Prohibition history lesson

Dear Editor:In November, voters can vote on Prop. 19, the marijuana legalization initiative that would allow adults ages 21 and older to possess, grow and transport marijuana, and allow cities and countries to regulate and tax commercial sale of it. With the publicity and ballyhoo that will accompany this proposition, it's time to review some history of prohibition in the United States. Prohibition, also known as the Noble Experiment, was an important force in state and local politics from the 1840s through the 1930s. It was supposed to lower crime and corruption, reduce social problems, lower taxes needed to support prisons and poorhouses, and improve health and hygiene in America. People in the country thought eliminating alcohol would solve all of society's problems. Some religious groups considered saloons as politically corrupt and drinking gas a personal sin. Many social problems have been attributed to the prohibition era. Making alcohol at home was common during prohibition. People made home-distilled hard liquor referred to as "bathtub gin." They grew grapes, which they pressed in their homemade juice extractors then fermented it into wine. People made home brew, which they filled and capped in their own bottles. As a youth, this writer lived in south Chicago. I shall never forget being upstairs listening to one of those new fangled devices - a radio. While we listened to an exciting new program, a bottle of Dad's home brew in the basement would blow up. It sounded like a hand grenade had gone off. When repeal of prohibition occurred in 1933, organized crime lost all of their black market alcohol profits because of competition with low-priced alcohol sales at legal liquor stores. Even prominent citizens and politicians later admitted they used alcohol during prohibition. President Harding kept the White House stocked with bootleg liquor, though, as a senator, he had voted for prohibition. This discrepancy between legality and practice led to widespread contempt for authority. Maybe that great philosopher, essayist, poet and novelist George Santayana had it right when he said, "those who cannot remember the past are condemned to repeat it." - Byron Dillon, Downey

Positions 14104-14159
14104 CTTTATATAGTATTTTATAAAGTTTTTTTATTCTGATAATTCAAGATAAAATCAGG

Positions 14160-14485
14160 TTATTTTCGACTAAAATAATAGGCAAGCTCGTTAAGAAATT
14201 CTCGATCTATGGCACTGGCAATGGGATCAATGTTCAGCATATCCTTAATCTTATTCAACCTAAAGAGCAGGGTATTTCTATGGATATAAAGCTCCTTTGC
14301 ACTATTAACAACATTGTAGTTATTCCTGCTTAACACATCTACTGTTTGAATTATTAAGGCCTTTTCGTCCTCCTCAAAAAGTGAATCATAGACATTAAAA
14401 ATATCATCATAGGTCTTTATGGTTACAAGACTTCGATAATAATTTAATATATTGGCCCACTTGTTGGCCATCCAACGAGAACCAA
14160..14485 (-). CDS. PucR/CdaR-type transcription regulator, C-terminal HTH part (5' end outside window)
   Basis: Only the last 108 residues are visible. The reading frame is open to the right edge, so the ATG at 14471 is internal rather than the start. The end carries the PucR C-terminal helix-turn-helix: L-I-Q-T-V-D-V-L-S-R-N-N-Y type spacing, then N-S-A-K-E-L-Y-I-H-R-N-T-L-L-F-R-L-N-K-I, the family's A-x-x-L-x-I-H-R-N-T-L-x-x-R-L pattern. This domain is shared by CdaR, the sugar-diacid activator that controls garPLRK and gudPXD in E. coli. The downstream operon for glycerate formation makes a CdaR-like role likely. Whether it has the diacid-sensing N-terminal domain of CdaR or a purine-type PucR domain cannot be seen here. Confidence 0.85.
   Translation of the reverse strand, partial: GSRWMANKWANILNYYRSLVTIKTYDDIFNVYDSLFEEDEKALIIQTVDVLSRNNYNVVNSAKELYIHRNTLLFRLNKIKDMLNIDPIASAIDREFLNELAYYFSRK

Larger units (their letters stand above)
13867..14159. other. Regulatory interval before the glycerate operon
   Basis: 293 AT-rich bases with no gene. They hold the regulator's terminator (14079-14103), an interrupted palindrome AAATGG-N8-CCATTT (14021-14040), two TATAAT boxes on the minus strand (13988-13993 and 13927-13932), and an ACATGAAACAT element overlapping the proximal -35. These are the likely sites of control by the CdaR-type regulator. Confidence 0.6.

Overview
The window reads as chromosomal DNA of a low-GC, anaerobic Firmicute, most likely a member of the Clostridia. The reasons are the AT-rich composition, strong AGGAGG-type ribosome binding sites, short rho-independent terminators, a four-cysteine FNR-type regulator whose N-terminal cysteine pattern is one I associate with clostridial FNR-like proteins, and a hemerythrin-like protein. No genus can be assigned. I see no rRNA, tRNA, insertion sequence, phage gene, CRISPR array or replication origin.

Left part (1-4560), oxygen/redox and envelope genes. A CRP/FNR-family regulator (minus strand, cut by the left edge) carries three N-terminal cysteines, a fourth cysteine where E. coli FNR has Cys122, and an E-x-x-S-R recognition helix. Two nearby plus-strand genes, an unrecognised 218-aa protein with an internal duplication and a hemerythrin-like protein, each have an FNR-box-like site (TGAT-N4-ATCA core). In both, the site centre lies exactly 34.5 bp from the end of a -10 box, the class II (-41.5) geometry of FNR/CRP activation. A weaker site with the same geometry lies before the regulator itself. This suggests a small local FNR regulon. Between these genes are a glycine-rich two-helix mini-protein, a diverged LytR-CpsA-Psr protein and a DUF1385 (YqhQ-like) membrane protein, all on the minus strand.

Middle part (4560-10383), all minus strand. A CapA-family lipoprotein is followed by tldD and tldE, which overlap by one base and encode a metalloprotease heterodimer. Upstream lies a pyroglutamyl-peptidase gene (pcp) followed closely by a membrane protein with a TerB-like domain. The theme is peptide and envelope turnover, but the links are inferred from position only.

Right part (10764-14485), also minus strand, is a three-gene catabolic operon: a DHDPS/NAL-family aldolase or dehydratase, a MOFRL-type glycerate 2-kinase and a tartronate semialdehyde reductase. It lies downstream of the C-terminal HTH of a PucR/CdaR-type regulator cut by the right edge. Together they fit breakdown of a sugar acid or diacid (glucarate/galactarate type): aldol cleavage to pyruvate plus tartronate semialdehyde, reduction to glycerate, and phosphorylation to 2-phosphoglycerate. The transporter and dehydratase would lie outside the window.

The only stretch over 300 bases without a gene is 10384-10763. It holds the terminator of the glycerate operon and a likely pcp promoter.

********** Published: July 22, 2010 - Volume 9 - Issue 14